Queenstown, with the spectacular Southern Alps on its back doorstep, is the most popular tourist stop on the South Island and a hub for outdoor activities, from hiking, skiing and zip lining to bungy jumping, paragliding and whitewater rafting. In fact, it’s been called the “Adventure Capital of the World.” Commercial bungy jumping started in New Zealand at a jump site near Kawarau Bridge, about 20 minutes from Queenstown.

Queenstown

Queenstown

The not-so-brave will opt for the Skyline Gondola, which travels to the top of Bob’s Peak, a prime vantage point for taking in the splendor of Lake Wakatipu and watching paragliders jump off the summit and float down to lake level. A lake cruise on the 105-year-old TSS Earnslaw steamship to Walter Peak High Country Farm features a barbecue lunch and a sheep-shearing/farm dog demonstration. For an adrenaline rush, speed through the canyons of the Shotover River aboard the famous Shotover jet boat or dare to fly over the canyon on the Shotover Canyon Swing.

Wakatipu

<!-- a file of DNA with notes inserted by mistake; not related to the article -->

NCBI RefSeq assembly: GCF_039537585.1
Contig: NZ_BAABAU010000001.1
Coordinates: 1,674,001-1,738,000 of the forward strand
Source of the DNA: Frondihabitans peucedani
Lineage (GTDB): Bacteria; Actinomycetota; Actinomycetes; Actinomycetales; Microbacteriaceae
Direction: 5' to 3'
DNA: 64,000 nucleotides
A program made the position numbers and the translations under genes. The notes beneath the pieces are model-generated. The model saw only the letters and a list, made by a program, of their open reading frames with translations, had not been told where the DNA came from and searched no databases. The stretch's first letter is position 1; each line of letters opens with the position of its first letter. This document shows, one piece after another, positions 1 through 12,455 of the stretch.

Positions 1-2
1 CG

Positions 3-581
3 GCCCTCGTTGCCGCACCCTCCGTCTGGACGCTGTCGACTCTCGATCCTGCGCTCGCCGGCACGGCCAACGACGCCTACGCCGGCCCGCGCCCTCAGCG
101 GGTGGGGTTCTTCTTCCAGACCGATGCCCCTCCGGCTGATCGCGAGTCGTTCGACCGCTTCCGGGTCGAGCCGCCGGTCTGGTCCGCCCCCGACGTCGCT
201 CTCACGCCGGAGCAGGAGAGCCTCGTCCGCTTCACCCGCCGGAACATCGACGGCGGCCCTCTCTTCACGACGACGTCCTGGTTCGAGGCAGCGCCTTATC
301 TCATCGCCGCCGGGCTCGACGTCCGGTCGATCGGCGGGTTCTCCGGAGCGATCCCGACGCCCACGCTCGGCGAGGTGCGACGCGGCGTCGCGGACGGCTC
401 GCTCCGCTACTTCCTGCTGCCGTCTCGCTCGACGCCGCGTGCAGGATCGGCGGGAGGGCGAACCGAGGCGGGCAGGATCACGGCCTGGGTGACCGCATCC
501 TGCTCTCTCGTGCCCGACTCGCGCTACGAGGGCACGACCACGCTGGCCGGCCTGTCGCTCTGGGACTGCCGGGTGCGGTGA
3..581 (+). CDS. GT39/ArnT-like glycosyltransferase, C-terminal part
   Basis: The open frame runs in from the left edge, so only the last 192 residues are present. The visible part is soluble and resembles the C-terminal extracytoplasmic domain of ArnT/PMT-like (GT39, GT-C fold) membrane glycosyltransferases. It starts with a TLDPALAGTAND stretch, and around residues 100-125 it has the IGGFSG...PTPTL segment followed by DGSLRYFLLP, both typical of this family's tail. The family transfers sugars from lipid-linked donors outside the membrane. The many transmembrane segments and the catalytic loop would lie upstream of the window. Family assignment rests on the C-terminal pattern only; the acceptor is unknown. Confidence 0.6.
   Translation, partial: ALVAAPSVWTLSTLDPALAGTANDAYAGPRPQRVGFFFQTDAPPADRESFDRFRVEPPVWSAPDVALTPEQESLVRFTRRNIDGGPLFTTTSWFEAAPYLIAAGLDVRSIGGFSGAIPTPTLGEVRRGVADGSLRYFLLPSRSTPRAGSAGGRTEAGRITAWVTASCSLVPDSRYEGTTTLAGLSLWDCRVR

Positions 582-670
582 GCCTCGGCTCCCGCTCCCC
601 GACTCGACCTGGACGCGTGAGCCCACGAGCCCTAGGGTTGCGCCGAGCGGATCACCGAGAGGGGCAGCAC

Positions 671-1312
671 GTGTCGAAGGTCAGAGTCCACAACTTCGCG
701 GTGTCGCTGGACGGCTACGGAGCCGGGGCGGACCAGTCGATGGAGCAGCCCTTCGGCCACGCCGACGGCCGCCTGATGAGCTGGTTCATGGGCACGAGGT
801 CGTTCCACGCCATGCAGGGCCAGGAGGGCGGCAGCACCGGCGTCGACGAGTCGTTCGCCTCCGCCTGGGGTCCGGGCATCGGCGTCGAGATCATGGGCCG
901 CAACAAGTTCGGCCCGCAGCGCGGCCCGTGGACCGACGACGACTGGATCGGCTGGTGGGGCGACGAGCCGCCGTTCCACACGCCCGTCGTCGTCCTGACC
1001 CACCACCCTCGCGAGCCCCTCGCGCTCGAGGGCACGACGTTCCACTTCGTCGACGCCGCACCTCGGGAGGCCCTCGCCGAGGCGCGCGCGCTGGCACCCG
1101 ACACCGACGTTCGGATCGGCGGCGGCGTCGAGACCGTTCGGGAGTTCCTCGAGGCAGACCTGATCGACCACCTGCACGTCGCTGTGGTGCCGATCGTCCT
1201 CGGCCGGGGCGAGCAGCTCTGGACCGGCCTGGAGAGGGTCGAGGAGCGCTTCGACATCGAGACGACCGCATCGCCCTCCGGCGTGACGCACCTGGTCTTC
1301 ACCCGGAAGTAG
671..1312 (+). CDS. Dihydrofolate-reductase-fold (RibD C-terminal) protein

Wakatipu

From Queenstown or Te Anau, a must-do experience awaits—a cruise around the fjords, waterfalls, rainforests, sheer cliff walls and snow-capped peaks of Milford Sound, the crown jewel of Fiordland National Park. Dubbed the eighth wonder of the world by Rudyard Kipling, the sound is the home to seals, penguins and dolphins. You also can go kayaking on its glassy waters or fly over in a helicopter.

Other options in the Queenstown and nearby Wanaka areas include vineyard visits in the world’s southernmost wine region, noted for its exceptional Pinot Noir. Most of the 90-plus wineries are clustered around Bannockburn, Gibbston Valley and Lowburn.

Whether sipping palate-pleasing wines or drinking in eye-popping scenery, you and your group will find New Zealand to be a dream destination.

 

Related Content